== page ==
What's New at Park Derochie | Fall / Winter Driving in Canada
Thursday, April 15, 2021
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Fall / Winter Driving in Canada Daniela Soto
Fall / Winter Driving in Canada

Canadians are experienced when it comes to driving in the snow and ice, but statistics prove the first months of fall pose the greatest challenge for vehicle operators.

Even the best of drivers may find their skills tested during fall and winter conditions. Canadian insurance providers traditionally report a 49% increase in claims related to vehicle collisions during December and January.

What makes the difference between an ordinary fall / winter driver and a good fall / winter driver?

■ An ordinary driver will react to the road conditions, while
■ A good driver will anticipate and plan-for the road conditions, driving accordingly

What steps can we take to be a good fall / winter driver?

■ The most important precaution is to slow down and drive for the road conditions – the posted speed limits are intended for ideal road conditions, these speeds should decrease during ice storms, snow storms and slippery roads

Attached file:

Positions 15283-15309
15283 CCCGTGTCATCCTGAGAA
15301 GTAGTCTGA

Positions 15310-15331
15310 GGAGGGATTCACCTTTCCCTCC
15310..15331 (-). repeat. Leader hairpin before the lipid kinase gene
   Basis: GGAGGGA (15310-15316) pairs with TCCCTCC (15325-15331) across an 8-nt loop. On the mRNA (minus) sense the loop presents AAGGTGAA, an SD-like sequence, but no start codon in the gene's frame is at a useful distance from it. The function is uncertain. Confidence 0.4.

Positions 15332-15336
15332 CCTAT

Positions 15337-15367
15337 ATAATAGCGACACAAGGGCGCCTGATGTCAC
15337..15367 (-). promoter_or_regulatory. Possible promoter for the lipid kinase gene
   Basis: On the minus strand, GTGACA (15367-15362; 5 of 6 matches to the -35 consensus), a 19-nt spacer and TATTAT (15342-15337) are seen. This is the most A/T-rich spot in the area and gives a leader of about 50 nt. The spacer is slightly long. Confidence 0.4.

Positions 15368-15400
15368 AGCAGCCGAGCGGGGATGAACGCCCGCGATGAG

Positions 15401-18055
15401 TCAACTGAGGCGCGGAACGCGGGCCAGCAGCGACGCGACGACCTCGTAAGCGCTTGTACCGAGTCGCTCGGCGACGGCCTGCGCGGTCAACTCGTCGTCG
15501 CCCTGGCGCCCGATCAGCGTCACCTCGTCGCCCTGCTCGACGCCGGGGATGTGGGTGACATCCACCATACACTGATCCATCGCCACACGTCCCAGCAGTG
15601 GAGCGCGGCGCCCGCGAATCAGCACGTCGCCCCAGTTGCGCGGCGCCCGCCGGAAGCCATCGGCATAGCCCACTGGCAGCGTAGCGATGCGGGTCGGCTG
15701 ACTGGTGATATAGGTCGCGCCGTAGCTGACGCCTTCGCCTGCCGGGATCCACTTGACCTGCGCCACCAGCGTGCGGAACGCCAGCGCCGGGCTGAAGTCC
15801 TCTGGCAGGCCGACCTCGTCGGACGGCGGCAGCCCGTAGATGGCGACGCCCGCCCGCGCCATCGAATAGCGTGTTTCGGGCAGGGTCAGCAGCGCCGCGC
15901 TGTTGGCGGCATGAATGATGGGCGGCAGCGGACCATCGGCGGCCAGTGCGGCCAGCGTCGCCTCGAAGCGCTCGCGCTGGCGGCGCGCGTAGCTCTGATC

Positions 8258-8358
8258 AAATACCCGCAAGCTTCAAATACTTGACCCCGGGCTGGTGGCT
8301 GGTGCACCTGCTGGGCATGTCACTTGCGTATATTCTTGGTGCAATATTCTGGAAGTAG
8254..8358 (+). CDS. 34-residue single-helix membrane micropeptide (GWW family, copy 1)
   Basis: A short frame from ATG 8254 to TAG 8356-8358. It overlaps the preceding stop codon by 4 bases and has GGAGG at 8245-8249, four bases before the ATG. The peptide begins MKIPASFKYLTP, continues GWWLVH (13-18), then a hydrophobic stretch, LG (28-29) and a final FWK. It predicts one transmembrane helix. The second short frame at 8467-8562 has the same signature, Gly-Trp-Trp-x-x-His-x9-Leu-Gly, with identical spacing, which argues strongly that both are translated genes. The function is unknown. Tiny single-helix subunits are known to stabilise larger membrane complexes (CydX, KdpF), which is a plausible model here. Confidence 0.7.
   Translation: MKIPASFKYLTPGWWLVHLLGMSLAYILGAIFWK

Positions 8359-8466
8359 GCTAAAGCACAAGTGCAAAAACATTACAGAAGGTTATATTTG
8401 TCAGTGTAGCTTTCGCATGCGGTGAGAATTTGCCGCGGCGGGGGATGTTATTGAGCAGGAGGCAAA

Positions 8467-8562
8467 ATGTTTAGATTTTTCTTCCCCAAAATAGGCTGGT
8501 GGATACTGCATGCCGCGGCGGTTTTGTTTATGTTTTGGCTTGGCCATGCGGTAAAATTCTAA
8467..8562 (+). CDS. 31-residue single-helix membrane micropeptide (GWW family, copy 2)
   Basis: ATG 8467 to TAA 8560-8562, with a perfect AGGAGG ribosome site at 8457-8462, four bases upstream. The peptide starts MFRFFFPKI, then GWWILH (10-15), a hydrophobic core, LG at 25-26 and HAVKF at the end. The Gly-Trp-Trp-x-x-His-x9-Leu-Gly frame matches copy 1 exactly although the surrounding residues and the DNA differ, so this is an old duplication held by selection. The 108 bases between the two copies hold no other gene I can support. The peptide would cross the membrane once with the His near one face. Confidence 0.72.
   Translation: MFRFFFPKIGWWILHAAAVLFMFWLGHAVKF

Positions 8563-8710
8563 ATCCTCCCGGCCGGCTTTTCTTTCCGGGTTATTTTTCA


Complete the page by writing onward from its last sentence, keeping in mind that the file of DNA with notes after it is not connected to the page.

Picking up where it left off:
Be alert! You may not always see the hazard – black ice may appear as shiny asphalt while dry pavement should appear grey or whitish-grey
■ The use of cruise control during slippery conditions is strongly discouraged – in the event of a vehicle skid, the vehicle operator should be in full control of the vehicle’s acceleration and deceleration
■ Cruise control is known to downshift a vehicle’s transmission in slippery road conditions and contribute to loss of vehicle control

■ Anticipate slippery conditions in intersections – snow and ice tend to become compact where
vehicles continually start, stop and turn
■ Always approach an intersection with caution

■ For a vehicle with “good condition” tires and breaks (during optimal road conditions) it takes approximately 4.6 seconds to decelerate from 60 km/h to 0 km/h – this time should be doubled for ice or snow covered roads
■ Lengthen the vehicle following distance behind the car ahead of you

■ Steel and concrete bridges may be icy even when there is no ice on the ground surface – bridges over open air tend to cool down faster than roads which are insulated by solid ground
■ Allow for extra time when traveling in adverse conditions – asking yourself, “is this trip essential, or should I consider postponing the drive until the conditions change?”

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